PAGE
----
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With help from Cuba, Haiti tries a switch to CFLs
When you think of a country trying to switch en masse to compact fluorescents, your first thought probably isn’t Haiti. But that is just what the island nation is in the process of doing with the help of the Cuban government.
At the 5th Alba (Alternativa Bolivariana para las AmÃ©ricas) Summit that took place this past spring in Venezuela, the Cuban government pledged 2-3 million compact fluorescent bulbs to aid in energy conservation/management efforts in Haiti and to help combat global warming.
Through a widespread national effort, the Haitian government enlisted the help of the Haitian Boy Scouts to go door to door to exchange incandescent bulbs for compact fluorescents.
Boy Scout in Cap Haitien ready to take away wasteful bulbs. Shirt text (rough translation): Let’s stop wasting electricity. Replace low efficiency bulbs. (Photo Source: SOIL)
Two Boy Scouts in Les Cayes, a city in Southern Haiti. (Photo source: Project Espwa)
Sasha Kramer of SOIL, one of AIDG’s partner organizations in Cap-Haitien, reports that the replacement scheme has lead to a decrease in electricity rationing in the city as the stress on the electrical grid has decreased. The residents of Cap that have access to electricity are now enjoying a few additional hours every evening. Cities like Jacmel and Small-GoÃ¢ve in the south of the country have reported similar positive changes.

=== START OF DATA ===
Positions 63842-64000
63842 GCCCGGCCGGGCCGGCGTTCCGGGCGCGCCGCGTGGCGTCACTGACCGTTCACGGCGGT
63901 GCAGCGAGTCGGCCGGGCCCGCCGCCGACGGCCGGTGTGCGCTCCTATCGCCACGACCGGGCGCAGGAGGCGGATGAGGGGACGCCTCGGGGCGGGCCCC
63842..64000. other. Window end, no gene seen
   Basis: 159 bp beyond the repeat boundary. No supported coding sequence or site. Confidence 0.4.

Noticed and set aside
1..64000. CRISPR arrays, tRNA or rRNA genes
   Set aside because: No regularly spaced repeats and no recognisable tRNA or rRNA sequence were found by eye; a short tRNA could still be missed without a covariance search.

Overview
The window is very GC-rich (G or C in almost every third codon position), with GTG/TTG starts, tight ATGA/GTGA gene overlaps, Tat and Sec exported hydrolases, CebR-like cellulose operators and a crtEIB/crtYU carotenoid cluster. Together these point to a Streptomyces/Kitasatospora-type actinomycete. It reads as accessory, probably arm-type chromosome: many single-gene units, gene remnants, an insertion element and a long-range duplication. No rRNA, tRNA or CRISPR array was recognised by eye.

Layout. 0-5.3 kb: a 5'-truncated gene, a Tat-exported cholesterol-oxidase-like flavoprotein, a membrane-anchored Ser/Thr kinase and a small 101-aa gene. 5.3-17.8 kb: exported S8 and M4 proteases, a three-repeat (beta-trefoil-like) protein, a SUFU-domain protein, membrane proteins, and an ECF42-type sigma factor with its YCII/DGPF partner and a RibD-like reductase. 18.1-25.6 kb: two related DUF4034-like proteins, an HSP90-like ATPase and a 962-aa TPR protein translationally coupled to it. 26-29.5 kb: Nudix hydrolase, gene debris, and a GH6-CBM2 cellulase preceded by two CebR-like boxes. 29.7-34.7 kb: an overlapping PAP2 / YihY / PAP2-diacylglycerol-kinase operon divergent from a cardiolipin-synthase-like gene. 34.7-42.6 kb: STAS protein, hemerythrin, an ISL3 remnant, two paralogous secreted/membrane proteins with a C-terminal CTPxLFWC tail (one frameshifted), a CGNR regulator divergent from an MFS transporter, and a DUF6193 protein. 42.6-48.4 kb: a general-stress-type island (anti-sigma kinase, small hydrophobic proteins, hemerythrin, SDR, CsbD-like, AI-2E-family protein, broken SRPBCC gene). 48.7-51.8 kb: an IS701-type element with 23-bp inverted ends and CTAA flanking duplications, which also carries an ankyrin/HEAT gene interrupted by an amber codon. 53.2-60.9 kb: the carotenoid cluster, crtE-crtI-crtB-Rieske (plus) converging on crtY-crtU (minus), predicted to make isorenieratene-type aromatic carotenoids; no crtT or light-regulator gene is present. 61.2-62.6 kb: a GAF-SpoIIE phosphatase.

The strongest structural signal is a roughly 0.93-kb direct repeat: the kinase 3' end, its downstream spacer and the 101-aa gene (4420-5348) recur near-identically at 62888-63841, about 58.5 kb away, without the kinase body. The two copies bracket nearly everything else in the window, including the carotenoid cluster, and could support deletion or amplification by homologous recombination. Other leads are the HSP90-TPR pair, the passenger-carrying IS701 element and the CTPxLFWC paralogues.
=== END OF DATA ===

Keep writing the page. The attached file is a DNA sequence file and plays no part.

Father Marc Boisvert at Project Espwa writes that the lights don’t last as long as they should unfortunately due to frequent brownouts, blackouts and power surges. Hopefully as the rest of the CFLs are distributed and more of the load on the overburdened grid is reduced, the frequency of brownouts will decline as well.
An issue that Haiti will have to contend with as CFLs eventually burn out is proper disposal. As the more efficient bulbs do contain mercury, proper disposal/recycling is key to prevent toxic contamination. It is unclear what plans are in place to deal with this eventuality.
Relevant links (French)
Update from Sasha. Sadly and ironically, Cap has been without power for the last 5 days. One of the large transformers blew at the main power plant, I believe.
I have never seen the city so dark. It is not the lightbulbs fault…surely….but hard to say how power has improved until we make it through this apparent crisis. Venezuela is financing a new power plant for Cap as well that they have begun work on, but I don’t have the details yet.